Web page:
As most of the young heifers backed away, two of them walked determinedly towards us. Lucy was red, Beattie was black. We took delivery a few days later. When the time was right, we borrowed a stud for romantic encounters. Nine months passed before one Shabbat morning, while we were enjoying kiddush in the house, Lucy delivered a beautiful bull calf. The next day Beattie did the same. Clever girls, no obstetric intervention necessary.

A couple of days later it hit me. What had I done? I was the proud owner of not one, but two, Bechors. What on earth was I supposed to do with them? I consulted various learned gentlemen, and Rabbis. I still remember the one who laughed at me: “You’re a solicitor, you’re supposed to be a clever fellow. How did you let this happen?”. He was pleased to tell me that if only I had sold a small percentage of the cows to a non-Jewish partner, before the births took place, I would not have had to worry about Bechoros.

It turned out that English Rabbis don’t know an awful lot about farming. My question was sent to Israel where  entire academies specialise in Jewish Agricultural Law. The consensus was that I had to keep my Bechors until they developed a blemish. Under no circumstances was I to cause the blemish. Only after they were blemished could I redeem them. Once redeemed I could sell them. Then I would have to put the money aside to await the coming of the Messiah, who would clarify which priests were the real deal and entitled to the cash. (In the meanwhile, I quietly sold a small share in my flock of sheep to my non-Jewish assistant).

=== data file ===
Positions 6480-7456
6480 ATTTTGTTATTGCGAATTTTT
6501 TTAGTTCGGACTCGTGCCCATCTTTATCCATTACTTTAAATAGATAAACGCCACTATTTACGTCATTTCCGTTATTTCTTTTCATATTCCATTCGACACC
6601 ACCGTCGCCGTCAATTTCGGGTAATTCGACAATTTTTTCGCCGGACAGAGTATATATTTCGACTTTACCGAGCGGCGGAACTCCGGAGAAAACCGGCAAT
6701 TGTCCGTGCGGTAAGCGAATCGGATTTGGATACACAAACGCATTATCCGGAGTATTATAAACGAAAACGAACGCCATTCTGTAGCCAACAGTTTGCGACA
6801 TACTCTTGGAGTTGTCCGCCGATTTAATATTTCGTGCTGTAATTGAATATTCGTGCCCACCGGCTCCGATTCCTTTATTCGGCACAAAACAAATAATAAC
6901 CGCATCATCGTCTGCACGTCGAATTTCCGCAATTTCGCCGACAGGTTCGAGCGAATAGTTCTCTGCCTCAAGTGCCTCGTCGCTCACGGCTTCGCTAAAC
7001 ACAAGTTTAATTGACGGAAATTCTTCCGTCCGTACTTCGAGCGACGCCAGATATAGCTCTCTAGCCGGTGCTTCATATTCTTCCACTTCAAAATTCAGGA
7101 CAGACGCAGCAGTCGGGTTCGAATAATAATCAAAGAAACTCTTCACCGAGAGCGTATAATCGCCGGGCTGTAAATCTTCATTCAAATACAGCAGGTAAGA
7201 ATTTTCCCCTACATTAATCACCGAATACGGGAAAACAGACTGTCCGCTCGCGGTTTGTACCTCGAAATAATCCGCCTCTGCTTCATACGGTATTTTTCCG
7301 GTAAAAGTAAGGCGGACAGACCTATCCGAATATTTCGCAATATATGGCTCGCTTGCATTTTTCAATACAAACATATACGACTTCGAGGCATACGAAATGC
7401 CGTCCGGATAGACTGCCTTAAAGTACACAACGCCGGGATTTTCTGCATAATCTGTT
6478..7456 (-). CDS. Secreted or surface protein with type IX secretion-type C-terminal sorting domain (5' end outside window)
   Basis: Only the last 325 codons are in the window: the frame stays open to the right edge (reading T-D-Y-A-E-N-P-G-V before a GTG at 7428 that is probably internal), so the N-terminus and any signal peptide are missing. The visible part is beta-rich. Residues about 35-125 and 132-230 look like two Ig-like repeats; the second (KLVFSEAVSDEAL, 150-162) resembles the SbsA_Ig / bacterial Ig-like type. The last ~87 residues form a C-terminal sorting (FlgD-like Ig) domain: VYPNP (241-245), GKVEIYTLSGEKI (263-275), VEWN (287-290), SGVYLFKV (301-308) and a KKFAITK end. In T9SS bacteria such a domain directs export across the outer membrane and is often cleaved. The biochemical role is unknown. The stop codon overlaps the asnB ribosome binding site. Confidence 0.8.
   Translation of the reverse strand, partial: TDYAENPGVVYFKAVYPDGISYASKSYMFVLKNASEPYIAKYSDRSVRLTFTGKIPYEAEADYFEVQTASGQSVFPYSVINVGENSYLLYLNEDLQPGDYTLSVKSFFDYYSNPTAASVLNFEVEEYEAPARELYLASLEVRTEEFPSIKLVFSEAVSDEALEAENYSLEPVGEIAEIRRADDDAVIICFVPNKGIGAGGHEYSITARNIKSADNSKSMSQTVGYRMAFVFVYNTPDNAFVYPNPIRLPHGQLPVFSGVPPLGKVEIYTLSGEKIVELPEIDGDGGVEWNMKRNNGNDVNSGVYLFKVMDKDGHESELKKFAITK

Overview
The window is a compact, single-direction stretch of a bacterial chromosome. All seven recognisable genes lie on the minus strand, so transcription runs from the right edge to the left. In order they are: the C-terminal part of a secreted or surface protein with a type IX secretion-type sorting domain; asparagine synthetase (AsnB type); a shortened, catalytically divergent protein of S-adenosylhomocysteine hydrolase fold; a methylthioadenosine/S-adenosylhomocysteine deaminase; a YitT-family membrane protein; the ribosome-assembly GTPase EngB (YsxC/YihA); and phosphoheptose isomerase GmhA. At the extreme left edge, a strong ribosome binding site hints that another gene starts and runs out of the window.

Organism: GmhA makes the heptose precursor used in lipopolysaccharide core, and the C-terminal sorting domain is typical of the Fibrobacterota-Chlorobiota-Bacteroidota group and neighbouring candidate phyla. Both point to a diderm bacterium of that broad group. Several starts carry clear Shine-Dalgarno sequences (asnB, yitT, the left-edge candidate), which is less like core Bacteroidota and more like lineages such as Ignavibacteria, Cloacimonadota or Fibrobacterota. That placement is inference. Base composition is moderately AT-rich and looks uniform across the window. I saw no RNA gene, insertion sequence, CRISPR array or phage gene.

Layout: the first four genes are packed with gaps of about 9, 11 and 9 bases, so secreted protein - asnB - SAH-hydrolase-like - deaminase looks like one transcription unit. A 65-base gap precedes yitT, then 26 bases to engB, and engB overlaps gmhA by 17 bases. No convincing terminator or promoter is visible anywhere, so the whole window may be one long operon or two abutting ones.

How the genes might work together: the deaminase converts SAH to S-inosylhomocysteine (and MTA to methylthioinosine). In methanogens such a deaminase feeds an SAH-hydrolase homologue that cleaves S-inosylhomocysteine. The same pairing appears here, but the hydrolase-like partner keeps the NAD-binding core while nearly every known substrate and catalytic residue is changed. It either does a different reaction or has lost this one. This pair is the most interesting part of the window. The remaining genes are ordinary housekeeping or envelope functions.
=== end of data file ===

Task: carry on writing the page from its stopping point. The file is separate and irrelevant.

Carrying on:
Bovine Spungiform, or BSE, often called ‘Mad Cow Disease’, is a devastating and highly infectious condition. There was an epidemic in the UK in the 1990s. Hundreds of thousands of cows were slaughtered and incinerated. One consequence was that the government legislated for all cows to be registered and given a number, so they could in future be tracked and traced. The number was to be displayed on an ear tag attached via a hole made in the cow’s ear. One day K reminded me that my calves needed ear-tagging. That meant making a hole in the cow’s ear. Was that a blemish? K couldn’t see the problem.